Is very similar to RemoteWinExec, but instead injects and executes pure machinecode into the virtual address space of a remote process.

Backdoor AutoIt PoC v4
A very different method of starting a process from within a remote process, by completely rebuilding the PE in memory (trancexx). Actual backdoor is embedded as an encrypted resource of the exe.
All tools are tested working on 32-bit XP and 64-bit Windows 7. All tools also have their own readmes as well as source included.

These tools are using NtCreateThreadEx to create remote threads. Since nt6.x things changed slightly, and CreateRemoteThread could no longer create remote threads accross user sessions. The undocumented function NtCreateThreadEx does however allow us to circumvent this limitation. Note that in order to do such, you must be administrator. The reason is that the tool asigns the user SeDebugPrivilege, which only administrators can. Therefore you can with this tool execute code directly within session0 processes (ie running as NT AUTHORITY\SYSTEM). Attached is 2 slightly different tools.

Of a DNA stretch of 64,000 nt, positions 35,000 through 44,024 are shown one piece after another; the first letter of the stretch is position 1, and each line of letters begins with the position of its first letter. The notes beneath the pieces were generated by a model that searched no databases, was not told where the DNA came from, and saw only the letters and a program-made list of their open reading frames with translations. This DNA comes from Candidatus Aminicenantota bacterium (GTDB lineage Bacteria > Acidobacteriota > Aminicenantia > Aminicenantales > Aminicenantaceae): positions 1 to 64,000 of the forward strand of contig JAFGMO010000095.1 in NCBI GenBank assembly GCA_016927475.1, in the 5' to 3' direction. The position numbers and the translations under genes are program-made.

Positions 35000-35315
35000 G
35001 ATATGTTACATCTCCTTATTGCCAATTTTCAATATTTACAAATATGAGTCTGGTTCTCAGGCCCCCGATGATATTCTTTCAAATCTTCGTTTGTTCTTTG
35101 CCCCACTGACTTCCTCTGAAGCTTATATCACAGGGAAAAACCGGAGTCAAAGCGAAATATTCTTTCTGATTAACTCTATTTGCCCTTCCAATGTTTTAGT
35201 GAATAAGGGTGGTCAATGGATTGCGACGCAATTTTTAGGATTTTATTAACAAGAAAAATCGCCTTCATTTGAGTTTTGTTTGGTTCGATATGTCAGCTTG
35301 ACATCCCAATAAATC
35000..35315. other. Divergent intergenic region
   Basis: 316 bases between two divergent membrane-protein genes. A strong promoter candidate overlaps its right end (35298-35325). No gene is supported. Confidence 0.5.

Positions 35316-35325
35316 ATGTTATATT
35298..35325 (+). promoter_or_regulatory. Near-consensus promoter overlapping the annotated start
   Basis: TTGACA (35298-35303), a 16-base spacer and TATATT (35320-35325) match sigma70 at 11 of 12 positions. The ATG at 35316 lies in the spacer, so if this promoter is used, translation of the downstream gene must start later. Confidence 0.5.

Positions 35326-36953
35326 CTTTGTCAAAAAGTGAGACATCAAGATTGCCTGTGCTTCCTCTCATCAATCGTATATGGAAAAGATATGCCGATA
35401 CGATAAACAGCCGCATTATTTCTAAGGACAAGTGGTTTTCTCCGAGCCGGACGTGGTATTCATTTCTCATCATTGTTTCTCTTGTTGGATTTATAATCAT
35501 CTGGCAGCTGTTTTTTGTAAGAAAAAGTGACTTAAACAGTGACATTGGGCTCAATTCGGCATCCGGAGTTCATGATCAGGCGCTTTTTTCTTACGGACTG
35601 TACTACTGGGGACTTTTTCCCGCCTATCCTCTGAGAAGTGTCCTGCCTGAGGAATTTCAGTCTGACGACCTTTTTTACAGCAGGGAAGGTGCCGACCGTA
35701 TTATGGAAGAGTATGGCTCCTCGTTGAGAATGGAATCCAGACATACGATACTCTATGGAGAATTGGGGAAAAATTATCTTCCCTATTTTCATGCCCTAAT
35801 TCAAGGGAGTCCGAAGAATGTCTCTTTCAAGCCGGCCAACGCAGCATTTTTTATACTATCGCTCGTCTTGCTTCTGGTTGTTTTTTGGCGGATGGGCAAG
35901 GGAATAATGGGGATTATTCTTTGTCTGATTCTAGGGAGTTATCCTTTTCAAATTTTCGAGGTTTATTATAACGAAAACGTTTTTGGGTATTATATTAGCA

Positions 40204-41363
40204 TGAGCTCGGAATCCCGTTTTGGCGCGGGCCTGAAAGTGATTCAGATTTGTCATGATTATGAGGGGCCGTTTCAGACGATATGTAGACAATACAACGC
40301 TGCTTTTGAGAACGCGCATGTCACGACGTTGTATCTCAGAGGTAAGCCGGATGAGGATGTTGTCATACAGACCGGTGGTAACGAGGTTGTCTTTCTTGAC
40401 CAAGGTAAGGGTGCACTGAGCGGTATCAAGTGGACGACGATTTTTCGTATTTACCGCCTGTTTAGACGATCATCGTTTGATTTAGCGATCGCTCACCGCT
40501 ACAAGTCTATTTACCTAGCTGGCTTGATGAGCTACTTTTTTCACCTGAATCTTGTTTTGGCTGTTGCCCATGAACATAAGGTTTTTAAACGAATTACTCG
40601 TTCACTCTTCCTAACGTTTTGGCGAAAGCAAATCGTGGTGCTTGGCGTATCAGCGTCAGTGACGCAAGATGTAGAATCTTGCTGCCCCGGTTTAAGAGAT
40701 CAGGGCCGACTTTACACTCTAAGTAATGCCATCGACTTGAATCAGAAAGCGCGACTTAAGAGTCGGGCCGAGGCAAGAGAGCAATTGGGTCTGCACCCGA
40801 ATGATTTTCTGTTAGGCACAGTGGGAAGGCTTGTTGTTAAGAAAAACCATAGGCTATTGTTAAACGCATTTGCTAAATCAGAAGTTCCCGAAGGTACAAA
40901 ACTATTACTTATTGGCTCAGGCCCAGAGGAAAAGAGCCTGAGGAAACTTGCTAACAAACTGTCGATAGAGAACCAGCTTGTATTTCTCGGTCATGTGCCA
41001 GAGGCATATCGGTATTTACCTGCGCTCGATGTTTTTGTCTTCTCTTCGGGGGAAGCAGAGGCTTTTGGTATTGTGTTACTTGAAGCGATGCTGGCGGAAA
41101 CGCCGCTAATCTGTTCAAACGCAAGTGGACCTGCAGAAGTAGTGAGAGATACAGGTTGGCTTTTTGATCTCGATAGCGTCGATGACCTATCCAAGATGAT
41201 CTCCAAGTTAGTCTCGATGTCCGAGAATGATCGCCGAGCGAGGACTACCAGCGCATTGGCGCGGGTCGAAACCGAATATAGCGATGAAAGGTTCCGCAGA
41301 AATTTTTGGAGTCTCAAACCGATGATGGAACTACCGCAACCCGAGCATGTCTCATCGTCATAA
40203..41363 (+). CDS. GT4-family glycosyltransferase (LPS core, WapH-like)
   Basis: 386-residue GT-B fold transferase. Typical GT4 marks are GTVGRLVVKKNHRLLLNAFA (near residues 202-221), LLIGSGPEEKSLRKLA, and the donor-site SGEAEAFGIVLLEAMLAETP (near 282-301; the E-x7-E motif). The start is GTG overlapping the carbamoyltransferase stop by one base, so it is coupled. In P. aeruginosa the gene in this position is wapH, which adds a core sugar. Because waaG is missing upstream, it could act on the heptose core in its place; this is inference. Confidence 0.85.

Uses WinExec in combination with code injection to run native commands as you would from cmd.exe, but from user accounts running in session0. Takes 2 parameters, PID and CmdLine. Usage like this;
Session0Cmd 1165 "cmd /c dir c:\ > c:\dirlisting.txt"

Note that if you try to run an application that needs interaction with windows, you will be asked to switch user session (UI0Detect). Commands like the above example, will not require any switching, and commands are thus run on the fly directly.

Slightly different to Session0Cmd in that it executes pure machinecode/payload directly into another process's virtual address space. Takes 2 parameters, PID and payload path. Usage like this;
Session0Payload 2365 "C:\tmp\payload.bin"

Both apps have been tested working on Windows 7 SP1 64-bit. As it uses an undocumented Windows api, it is not fool proof and not stable. The Session0Cmd however, seems stable. But Session0Payload does not exit from the thread cleanly. That means that when the thread exits, the parent process will also exit. So don't inject your code into winlogon.exe or any other critical system process wiht the Session0Payload tool. Here is a video I made showing an injected reverse shell with SYSTEM privileges and Kaspersky running in the background;


In addition to these apis as used above;

,also other apis can likely be used;

Refer to the first link provided at the top for how to generate a payload.

Sample screenshot for how it looks like when RemoteWinExec has injected commands into prosesses running under the SYSTEM account on nt5.x;

Posted Image

With RemotePayload you could achieve the same with a reverse shell...

What's New in Version v.2 (See full changelog)

  • Added Session0Injectors (using NtCreateThreadEx)